The adjective ‘timely’ is perhaps overused, but in the case of Nicholas Miller’s Stopping the Bomb—the subject of this roundtable review by four excellent scholars of nuclear politics—it is well-earned. Miller’s book was published in the spring of 2018, just as President Donald Trump pulled the United States out of the Iran nuclear deal, and months before Trump and North Korean leader Kim Jong-un met in Singapore. Trump vowed to persuade North Korea to denuclearize, even as most nuclear experts, Miller included, argued that that particular train had already left the station. Miller’s book helps provide theoretical and historical context for understanding not only the causes but also the effectiveness of U.S. nonproliferation policy.
Tag: nuclear nonproliferation
Julia Macdonald begins her review for this forum by pointing out that nuclear security studies has in the past decade undergone a “renaissance” in both political science studies and international history. Macdonald proceeds to note some of the most influential earlier studies by leading scholars such as Robert Jervis and Kenneth Waltz before discussing the newer studies which include the articles under review. Frank Gavin is one of the authors of an article under review as well as the author of Nuclear Statecraft; History and Strategy in America’s Atomic Age, which has a broader focus than that of the forum but addresses the subject of proliferation and its role in U.S. grand strategy during the Cold War and into the Obama administration. As Macdonald emphasizes, the new studies significantly challenge some of the leading earlier works by demonstrating the importance of non-proliferation as a central objective in U.S. Cold-War strategy and the degree to which mutually assured destruction (MAD) did not necessarily contribute to “caution and stability among states, but instead can actually facilitate a range of different behaviors from compromise to aggression.”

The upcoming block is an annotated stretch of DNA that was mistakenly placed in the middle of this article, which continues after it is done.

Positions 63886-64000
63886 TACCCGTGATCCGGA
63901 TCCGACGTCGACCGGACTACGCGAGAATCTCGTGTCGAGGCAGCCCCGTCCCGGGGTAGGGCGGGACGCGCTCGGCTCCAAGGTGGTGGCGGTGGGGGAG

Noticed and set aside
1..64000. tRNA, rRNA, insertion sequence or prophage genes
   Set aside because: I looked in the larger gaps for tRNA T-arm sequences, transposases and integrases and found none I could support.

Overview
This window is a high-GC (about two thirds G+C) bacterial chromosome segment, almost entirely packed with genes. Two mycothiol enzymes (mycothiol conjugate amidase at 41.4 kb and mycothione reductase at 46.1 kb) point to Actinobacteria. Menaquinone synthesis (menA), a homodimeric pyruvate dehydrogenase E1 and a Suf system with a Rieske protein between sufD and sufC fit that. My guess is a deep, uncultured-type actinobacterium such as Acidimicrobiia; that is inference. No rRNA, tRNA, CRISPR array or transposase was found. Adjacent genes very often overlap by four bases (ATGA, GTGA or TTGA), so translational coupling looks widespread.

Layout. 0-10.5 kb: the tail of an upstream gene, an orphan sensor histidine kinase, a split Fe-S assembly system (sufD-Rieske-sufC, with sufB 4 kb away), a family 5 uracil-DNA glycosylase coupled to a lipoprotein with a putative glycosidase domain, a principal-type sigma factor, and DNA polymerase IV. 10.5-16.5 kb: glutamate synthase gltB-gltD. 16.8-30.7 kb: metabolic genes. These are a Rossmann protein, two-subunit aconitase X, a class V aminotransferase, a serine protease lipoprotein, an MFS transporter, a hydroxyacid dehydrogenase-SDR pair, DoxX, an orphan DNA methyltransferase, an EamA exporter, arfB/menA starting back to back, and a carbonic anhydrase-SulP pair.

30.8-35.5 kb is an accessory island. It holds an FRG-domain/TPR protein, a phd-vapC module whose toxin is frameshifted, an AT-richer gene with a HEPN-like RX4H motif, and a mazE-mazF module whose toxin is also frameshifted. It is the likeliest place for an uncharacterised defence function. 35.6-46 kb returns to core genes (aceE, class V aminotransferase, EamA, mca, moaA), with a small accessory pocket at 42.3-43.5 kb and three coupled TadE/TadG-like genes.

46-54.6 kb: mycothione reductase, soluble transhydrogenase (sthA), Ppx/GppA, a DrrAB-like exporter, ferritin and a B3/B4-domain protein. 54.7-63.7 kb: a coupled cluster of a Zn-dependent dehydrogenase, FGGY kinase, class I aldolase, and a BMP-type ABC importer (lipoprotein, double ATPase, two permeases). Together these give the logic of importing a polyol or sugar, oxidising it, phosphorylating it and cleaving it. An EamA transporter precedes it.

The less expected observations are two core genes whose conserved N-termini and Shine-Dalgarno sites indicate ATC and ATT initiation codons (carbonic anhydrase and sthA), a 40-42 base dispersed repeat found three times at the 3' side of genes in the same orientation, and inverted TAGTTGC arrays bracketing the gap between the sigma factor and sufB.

Sixty years ago, on 23 October 1956, an international conference at the United Nations (UN) headquarters in New York adopted the Statute of the International Atomic Energy Agency (IAEA). The document is almost as long as the UN Charter and remains the legal foundation of ‘the Agency,’ as the world nuclear organization is widely called. This H-Diplo/ISSF policy roundtable uses the anniversary as an opportunity to discuss the IAEA’s mandate and role in history and current affairs. Does the IAEA Statute, which was written in a very different context, stand up to scrutiny today? What does the answer suggest about the IAEA and institutions of global nuclear governance more generally? How can the IAEA be strengthened?
When British voters chose to leave the European Union in a 23 June 2016 referendum, they unleashed an intense and ongoing national debate over the consequences. Not surprisingly, the debate has largely surrounded the economic, political, and social consequences of “Brexit.” Those in favour of leaving emphasized the benefits of independence from what they saw as a sclerotic and undemocratic EU. Those opposed warned about the economic consequences of withdrawing from a common market, and feared that the vote was evidence of creeping nativism in British society.